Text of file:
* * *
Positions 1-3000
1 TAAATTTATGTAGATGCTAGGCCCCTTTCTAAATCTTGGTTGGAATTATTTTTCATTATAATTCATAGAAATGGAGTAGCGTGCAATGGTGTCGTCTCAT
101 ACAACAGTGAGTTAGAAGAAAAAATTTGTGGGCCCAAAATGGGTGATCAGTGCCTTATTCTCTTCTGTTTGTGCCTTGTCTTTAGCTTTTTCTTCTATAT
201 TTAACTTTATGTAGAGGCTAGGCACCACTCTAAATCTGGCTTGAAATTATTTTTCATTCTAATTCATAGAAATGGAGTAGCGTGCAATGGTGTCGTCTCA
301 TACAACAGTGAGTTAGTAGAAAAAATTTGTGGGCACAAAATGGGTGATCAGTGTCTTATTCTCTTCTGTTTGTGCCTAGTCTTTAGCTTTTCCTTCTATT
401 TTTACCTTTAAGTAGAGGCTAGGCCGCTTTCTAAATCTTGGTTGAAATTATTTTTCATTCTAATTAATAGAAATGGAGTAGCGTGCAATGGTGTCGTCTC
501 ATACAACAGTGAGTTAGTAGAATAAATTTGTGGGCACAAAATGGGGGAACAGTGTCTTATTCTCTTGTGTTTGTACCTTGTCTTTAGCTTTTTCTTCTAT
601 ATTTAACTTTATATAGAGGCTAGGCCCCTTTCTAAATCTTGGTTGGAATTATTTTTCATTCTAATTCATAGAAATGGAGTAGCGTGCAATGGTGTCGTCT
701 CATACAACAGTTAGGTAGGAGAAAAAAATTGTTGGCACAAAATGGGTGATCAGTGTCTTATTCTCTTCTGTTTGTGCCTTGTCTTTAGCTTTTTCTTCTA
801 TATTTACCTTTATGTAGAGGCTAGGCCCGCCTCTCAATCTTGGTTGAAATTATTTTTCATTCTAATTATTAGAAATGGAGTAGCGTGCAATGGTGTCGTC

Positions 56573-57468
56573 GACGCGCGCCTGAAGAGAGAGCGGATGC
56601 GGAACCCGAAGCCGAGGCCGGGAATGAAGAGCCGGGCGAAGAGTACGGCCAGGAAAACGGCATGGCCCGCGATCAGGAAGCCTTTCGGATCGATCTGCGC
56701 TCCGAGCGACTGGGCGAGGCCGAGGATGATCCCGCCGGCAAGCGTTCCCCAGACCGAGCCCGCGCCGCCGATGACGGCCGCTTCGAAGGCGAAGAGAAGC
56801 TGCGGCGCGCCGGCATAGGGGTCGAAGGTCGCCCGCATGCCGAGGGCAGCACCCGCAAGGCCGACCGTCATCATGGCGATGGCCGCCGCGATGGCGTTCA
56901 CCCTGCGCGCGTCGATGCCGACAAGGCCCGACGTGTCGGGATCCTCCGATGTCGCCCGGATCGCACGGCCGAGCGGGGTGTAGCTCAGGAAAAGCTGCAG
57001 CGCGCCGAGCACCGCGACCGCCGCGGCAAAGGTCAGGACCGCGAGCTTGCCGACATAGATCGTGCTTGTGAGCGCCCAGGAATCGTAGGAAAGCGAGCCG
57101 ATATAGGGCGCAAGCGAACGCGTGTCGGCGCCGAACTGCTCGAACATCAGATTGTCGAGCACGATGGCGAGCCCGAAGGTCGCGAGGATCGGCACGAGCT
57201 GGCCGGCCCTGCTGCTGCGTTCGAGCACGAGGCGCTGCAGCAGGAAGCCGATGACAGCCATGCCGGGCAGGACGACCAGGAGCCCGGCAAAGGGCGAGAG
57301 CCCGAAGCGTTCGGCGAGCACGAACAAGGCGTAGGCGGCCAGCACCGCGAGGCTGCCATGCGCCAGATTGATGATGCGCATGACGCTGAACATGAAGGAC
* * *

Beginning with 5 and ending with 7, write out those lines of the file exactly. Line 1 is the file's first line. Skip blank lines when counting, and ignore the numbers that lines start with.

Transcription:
301 TACAACAGTGAGTTAGTAGAAAAAATTTGTGGGCACAAAATGGGTGATCAGTGTCTTATTCTCTTCTGTTTGTGCCTAGTCTTTAGCTTTTCCTTCTATT
401 TTTACCTTTAAGTAGAGGCTAGGCCGCTTTCTAAATCTTGGTTGAAATTATTTTTCATTCTAATTAATAGAAATGGAGTAGCGTGCAATGGTGTCGTCTC
501 ATACAACAGTGAGTTAGTAGAATAAATTTGTGGGCACAAAATGGGGGAACAGTGTCTTATTCTCTTGTGTTTGTACCTTGTCTTTAGCTTTTTCTTCTAT